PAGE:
The Slatest

All Your Questions About the Jinx Finale Answered

Robert Durst
Robert Durst.

Photo courtesy HBO

Read all Slate’s coverage of The Jinx.

The season finale of The Jinx, with Robert Durst muttering that he “killed them all, of course” in an office bathroom, seemed pretty definitive. But it also left a lot of us scratching our heads over the chronology of what is depicted in the series—who knew what when?—and about the communication that filmmaker Andrew Jarecki and his team had with law enforcement.

Today we’ll be answering as many of our own questions as we can, and updating this post throughout the afternoon. If you have questions you’d like us to try to answer, leave them in the comments.

In Episode 5 of The Jinx, the late Susan Berman’s stepson shows the filmmakers a letter that he has discovered amid Berman’s personal effects. The handwriting on the envelope seems to implicate Durst in Berman’s murder. Did the filmmakers have a legal obligation to make law enforcement aware of the letter, or the audio recording of Durst talking to himself in their bathroom, after they discovered them?

No. Withholding evidence from law enforcement is almost never a crime. “Citizens don’t have a legal obligation to provide information to the police about criminal activity when they have no involvement in the crime itself,” said Daniel Richman, a criminal law professor at Columbia Law School, who has not watched The Jinx. “It’s useful if they do, and good citizens often do, but there’s no legal obligation to turn in a friend, colleague, or interviewee.”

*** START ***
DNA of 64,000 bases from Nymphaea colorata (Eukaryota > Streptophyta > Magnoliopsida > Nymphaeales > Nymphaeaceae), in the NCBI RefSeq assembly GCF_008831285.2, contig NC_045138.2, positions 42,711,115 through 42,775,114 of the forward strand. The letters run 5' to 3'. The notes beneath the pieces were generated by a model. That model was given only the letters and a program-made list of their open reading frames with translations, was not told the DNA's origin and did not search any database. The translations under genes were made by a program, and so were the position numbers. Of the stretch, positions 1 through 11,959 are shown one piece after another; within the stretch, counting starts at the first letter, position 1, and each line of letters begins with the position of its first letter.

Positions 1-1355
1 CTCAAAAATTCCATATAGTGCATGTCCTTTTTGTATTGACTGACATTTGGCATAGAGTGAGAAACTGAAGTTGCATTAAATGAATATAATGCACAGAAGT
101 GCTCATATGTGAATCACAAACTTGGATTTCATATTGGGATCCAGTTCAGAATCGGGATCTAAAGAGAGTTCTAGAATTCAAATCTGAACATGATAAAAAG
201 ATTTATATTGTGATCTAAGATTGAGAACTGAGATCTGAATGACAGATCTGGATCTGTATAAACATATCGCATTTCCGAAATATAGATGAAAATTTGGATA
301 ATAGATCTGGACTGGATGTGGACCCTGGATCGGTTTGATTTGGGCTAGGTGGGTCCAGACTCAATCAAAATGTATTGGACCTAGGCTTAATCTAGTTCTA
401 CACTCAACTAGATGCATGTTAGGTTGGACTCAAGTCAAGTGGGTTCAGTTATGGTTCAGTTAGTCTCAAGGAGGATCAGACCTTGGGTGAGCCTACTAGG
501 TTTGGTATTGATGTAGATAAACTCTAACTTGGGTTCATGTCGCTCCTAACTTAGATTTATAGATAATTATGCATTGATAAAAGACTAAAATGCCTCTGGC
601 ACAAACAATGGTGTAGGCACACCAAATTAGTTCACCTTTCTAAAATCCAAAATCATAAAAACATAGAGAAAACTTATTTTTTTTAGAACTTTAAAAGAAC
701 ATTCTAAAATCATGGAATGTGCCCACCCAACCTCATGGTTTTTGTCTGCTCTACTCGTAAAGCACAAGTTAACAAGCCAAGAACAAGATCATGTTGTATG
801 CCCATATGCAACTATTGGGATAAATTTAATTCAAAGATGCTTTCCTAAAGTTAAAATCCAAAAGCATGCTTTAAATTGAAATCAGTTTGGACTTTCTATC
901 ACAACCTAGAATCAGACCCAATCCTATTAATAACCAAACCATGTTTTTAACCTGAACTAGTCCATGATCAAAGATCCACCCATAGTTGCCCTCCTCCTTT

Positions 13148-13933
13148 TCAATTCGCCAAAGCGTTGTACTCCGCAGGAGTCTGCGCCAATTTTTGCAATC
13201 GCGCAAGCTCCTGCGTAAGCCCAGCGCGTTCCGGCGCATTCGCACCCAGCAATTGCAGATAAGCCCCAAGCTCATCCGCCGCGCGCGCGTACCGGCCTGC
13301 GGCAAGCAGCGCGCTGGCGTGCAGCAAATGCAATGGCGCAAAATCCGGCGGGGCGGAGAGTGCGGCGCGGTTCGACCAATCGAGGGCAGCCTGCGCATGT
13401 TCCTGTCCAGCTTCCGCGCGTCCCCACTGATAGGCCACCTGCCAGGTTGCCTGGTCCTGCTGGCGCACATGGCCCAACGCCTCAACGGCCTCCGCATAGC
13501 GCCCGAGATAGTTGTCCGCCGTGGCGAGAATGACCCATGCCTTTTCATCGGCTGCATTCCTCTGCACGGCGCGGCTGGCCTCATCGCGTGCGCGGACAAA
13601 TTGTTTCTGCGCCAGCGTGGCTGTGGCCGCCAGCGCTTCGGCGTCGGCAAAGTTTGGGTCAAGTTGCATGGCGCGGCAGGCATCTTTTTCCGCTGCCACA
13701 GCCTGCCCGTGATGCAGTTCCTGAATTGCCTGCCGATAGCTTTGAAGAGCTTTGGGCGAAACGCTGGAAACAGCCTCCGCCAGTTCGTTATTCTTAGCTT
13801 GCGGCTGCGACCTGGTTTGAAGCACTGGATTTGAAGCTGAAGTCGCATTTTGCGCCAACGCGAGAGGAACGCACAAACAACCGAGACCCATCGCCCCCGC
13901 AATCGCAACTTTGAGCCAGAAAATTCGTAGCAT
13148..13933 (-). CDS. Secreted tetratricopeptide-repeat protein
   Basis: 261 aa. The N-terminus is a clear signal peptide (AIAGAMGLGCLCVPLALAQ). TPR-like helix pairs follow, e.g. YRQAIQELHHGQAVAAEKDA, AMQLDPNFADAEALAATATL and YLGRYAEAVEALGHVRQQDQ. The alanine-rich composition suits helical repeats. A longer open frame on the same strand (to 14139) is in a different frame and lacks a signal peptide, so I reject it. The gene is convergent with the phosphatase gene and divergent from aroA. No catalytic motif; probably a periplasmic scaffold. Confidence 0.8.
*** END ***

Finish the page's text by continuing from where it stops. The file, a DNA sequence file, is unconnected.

If it turns out that the filmmakers did sit on the evidence—though Jarecki said today that he turned over the bathroom audio recording to law enforcement “many months” ago, and the Susan Berman letter even earlier—you might wonder if they could be charged with “accessory after the fact,” for assisting someone they knew to have committed a crime in order to prevent his or her apprehension. But according to Michael Kraut, a criminal defense attorney and former deputy district attorney in Los Angeles, charging someone with “accessory after the fact” in California —which typically gets invoked when a person hides a murder weapon for a friend or relative—requires a prosecutor to “show the specific intent to assist or aid the person in getting away with the underlying crime.”

“The only way it would be ‘accessory’ is if the filmmakers had made conscious decisions” to help Durst get away, Kraut said. “It would have had to be, ‘We have the evidence that the police is looking for and what we need to do in order to assist Robert Durst is get rid of these tapes and this letter.’ Because then there would be a specific attempt to assist the person.” Short of that, “accessory” wouldn’t apply.